The immigration issue remains near the top of the list of political and social issues confronting our country these days. (Todd recently preached about it here.) We ask questions like,
Those are some of the big questions that need to be sorted out if a solution is to ever be found to this crisis. It is a “crisis” indeed – because the problem we currently face has a very complex solution – because it involves real people, both adults and children, with individual stories of how they came to the United States.
Consider these facts:
So as Christ followers, how do we respond to this complex issue?
The Bible instructs us to love our neighbor while also modeling for us that is appropriate to construct walls and otherwise limit entry into our country. So it would seem there is a conflict between the law of the land and law of love. But is that really the case? Is it consistent with Scripture both to love the alien among us and limit the entry of those from other countries?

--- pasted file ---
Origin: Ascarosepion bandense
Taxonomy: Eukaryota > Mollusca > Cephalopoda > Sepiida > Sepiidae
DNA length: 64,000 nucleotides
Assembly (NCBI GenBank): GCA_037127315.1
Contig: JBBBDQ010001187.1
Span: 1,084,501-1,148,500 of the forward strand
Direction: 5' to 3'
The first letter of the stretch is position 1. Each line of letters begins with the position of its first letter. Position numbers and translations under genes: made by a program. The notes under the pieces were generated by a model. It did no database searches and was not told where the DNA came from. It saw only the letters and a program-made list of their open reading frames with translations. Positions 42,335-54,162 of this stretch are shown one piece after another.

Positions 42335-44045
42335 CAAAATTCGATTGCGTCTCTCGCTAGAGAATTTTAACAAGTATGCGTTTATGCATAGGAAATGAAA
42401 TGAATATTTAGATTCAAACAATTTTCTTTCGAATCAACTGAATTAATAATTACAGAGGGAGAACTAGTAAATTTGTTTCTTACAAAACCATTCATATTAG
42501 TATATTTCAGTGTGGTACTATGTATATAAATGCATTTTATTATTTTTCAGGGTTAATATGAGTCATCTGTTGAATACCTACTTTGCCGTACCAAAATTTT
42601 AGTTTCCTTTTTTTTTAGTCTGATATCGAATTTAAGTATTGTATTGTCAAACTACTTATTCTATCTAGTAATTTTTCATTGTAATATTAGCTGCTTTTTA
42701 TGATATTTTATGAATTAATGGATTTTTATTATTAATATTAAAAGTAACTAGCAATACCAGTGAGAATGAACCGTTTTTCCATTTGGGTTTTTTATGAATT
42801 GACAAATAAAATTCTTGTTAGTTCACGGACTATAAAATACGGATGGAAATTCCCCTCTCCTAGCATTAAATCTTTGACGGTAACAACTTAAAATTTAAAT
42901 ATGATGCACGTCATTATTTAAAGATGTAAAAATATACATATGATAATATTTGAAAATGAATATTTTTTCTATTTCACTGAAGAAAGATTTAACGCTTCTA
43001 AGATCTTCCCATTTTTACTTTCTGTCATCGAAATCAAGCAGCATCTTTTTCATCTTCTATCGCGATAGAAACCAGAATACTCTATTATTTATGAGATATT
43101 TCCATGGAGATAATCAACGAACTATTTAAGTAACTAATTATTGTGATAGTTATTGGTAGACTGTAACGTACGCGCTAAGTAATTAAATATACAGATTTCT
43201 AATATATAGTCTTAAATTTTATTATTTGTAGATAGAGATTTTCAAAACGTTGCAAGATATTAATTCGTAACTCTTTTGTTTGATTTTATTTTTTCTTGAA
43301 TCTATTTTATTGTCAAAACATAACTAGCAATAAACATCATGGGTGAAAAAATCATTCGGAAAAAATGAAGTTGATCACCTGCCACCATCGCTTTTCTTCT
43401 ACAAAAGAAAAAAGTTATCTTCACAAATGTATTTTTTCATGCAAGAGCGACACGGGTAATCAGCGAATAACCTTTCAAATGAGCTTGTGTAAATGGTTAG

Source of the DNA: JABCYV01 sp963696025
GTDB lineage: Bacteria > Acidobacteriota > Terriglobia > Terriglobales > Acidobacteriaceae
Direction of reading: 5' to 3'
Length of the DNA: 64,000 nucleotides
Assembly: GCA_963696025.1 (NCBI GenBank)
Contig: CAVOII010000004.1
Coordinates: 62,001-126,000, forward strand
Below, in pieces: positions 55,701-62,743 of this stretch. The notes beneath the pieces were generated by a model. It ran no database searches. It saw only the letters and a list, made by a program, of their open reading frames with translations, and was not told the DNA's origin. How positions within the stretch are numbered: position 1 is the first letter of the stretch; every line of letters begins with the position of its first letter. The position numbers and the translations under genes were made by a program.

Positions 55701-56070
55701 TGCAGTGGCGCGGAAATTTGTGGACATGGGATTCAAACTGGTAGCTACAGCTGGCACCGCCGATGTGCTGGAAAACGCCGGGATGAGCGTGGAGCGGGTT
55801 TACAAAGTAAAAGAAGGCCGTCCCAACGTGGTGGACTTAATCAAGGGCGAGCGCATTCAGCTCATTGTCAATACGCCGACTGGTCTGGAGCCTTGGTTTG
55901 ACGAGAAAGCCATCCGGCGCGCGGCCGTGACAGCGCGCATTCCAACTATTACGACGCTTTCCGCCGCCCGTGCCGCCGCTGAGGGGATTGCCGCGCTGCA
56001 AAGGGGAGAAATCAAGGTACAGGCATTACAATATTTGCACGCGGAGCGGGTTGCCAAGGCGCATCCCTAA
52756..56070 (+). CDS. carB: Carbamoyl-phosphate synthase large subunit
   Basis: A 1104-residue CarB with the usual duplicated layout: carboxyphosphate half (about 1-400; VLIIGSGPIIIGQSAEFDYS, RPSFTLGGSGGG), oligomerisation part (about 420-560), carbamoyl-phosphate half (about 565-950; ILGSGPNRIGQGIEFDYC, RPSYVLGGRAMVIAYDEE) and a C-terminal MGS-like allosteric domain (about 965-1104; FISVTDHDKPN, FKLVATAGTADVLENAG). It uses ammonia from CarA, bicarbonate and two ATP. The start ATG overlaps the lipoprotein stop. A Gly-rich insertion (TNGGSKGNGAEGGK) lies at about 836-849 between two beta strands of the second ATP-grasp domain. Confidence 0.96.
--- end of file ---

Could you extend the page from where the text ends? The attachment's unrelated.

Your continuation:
The answer from Scripture is Yes – and here are some biblical ideas on how to live this balance:
When I put together these passages and the many other places the Bible speaks to our duty to both the “law of love” and to the “law of the land,” I believe we should encourage our government to
Finally, as you consider your position, it would be easy to feel this is a “new problem for our country.” But check out these historical quotes and this cartoon.
Those who come hither are generally of the most ignorantStupid Sort of their own Nation…and as few of the English understand [their] Language, and so cannot address them either from the Press or Pulpit, ’tis almost impossible to remove any prejudices they once entertain…Not being used to Liberty, they know not how to make a modest use of it…I remember when they modestly declined intermeddling in our Elections, but now they come in droves, and carry all before them, except in one or two Counties…In short unless the stream of their importation could be turned from this to other colonies, as you very judiciously propose, they will soon so out number us, that all the advantages we have will not in My Opinion be able to preserve our language, and even our Government will become precarious.” — Benjamin Franklin, speaking of Germans
I had always hoped that this land might become a safe and agreeable asylum to the virtuous and persecuted part of mankind, to whatever nation they might belong. — George Washington